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Elwood

Elwood is an inner suburban area of Melbourne, Victoria, Australia, 8 km south of Melbourne's Central Business District.

Details

  • Area:2.595 km2
  • Elevation:9 m
  • Population:15,543
  • Local Government Area:Port Phillip City Council

Description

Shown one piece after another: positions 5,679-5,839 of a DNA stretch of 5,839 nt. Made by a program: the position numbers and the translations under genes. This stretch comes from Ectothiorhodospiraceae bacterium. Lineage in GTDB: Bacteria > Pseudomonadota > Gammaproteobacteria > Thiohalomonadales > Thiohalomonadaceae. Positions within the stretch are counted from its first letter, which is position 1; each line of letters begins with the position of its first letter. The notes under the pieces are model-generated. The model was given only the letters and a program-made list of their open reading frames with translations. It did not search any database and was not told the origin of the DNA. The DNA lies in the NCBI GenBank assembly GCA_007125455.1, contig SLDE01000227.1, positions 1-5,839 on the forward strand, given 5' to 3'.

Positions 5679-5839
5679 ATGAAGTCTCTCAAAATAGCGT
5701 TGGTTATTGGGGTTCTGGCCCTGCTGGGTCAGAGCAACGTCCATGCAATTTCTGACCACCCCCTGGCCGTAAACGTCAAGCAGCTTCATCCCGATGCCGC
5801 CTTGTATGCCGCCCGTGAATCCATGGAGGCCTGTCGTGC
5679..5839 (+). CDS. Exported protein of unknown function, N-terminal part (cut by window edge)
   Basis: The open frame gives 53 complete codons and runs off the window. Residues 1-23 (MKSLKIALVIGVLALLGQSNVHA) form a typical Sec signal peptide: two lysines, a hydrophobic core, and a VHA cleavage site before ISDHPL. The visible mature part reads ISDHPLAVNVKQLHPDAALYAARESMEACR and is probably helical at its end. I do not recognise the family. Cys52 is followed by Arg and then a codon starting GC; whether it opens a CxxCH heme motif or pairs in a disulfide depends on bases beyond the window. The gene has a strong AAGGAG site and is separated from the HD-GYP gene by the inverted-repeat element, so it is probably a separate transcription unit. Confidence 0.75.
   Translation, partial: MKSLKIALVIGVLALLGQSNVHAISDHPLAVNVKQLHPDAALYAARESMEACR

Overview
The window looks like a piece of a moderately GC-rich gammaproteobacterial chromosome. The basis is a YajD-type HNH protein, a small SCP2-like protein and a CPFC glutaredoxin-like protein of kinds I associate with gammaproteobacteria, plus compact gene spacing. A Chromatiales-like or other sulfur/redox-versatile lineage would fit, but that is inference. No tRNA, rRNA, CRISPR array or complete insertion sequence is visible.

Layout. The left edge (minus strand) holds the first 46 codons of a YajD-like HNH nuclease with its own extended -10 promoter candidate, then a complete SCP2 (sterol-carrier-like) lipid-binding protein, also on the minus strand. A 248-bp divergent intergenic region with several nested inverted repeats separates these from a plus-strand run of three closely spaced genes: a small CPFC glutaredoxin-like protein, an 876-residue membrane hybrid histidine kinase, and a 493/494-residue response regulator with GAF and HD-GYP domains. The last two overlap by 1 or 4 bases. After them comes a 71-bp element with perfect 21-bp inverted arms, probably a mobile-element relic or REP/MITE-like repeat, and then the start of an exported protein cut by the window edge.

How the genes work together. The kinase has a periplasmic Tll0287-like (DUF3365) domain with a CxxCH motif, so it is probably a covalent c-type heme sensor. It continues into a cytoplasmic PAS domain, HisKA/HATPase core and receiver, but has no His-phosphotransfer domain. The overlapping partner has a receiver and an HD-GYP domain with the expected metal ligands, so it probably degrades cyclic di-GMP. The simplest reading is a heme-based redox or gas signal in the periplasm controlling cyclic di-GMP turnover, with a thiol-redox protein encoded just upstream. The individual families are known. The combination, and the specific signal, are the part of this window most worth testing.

Elwood is an inner suburban area of Melbourne, Victoria, Australia, 8 km south of Melbourne's Central Business District. Its local government area is the City of Port Phillip. At the 2011 Census, Elwood had a population of 14,638. Elwood Beach is a popular bayside beach destination during summer, where the beaches are used recreationally for windsurfing, cycling, cricket and walking. The suburb is known for its mix of Edwardian and Interwar architecture character, its beaches and its leafy streets, many of which are lined by London Plane trees. # History The earliest inhabitants and traditional owners of the area now covered by the City of Port Phillip were the Yalukit Wilum, one of the five clans of the Boon Wurrung, known as the coastal tribe, and who were members of the Kulin nation. They inhabited the swampy areas below Emerald Hill and the sandy-ridged ti-tree covered coastline, which extended from St Kilda to Fishermans Bend (Port Melbourne). The Aboriginal inhabitants knew the St Kilda area as Euro-Yroke a name they used to describe the red-brown sandstone found along the beach. Yalukit Willam: The river people of Port Phillip, provides an Aboriginal history of the area. On 17 April 1840, the ship Glen Huntly carrying 157 settlers, arrived in Port Phillip flying the yellow fever flag, indicating disease on board. At least 50 of its passengers were sick with typhus fever. A quarantine station, comprising two tent camps, was quickly set up at Point Ormond (then known as Little Red Bluff) for the arrivals, one camp for the sick ones and one for the others. The arrivals were release from quarantine in June. At least three arrivals died at the camp and were buried on the bluff. They were moved to St Kilda cemetery in 1898.Point Ormond had for centuries been the home of the Yalukit Willam clan. “The nearby Elwood swamp provided vegetables, wildfowl and eels. The reef which extends from the base of the Point into the sea provided shellfish, fish and crustaceans. Point Ormond was a very important source of seafood as Aboriginal women were visiting there three times per week in the autumn of 1840 to collect shellfish.” The quarantine station was set up right alongside these wetlands. However, Aboriginal people, not aware of the establishment of the dangerous camp, made a routine visit to these wetlands to harvest shellfish. This visit was cited by then Superintendent of the Port Phillip District Charles La Trobe as a reason to expel all Aboriginal camps from Melbourne on 19 April 1840.Originally, Elwood was swampland, with Elster Creek draining into the swamp near the beach. For most of the 19th century the wetland was viewed as a barrier to European development. Elwood Canal was constructed to connect the lower reaches of Elster Creek with Port Phillip Bay, three hundred metres north of Point Ormond. European settlement used waterways like Ester Creek for waste disposal. In 1869, because of the foul conditions of the Elwood swamp, local residents called on the St Kilda Council to remove the nearby abattoir and night soil depot.Installation of the Elwood Canal turned Elwood into an area suitable for residential development. Elwood was initially planned around the two central geographic features of Elster Creek (now Elwood Canal) and the promontory at Point Ormond, then known as Little Red Bluff. Originally a working middle class suburb in the early part of the 20th century, Elwood has seen waves of gentrification and is now one of Melbourne's most sought after bayside suburb. Large period houses, many from the 1920s and 30s with art deco touches, along with proximity to beach and foreshore, have made the area very attractive. In the late 1970s, like nearby St Kilda, Elwood was known for its nightlife and developed a reputation as a cabaret area. Many of these venues operated out of some of the suburb's quirkier old buildings. As the scene saw a demise in the early 1980s, many buildings, including Maison de Luxe and Moulin Rouge (which operated out of the 1880s mansion "Pladda" built for Captain A. Currie), were subsequently demolished. Despite its history of adversity, a modern suburb now thrives by the bay in one of Melbourne's most prized locations. Café life in the Elwood village seems a long way from the flood, fire and fever of earlier days. Coloured lorikeets flock to the green corridors of shady trees, a native forest has been planted on the foreshore and the once despised canal area is undergoing rejuvenation as a haven for walkers and cyclists. # Weather # Things to do

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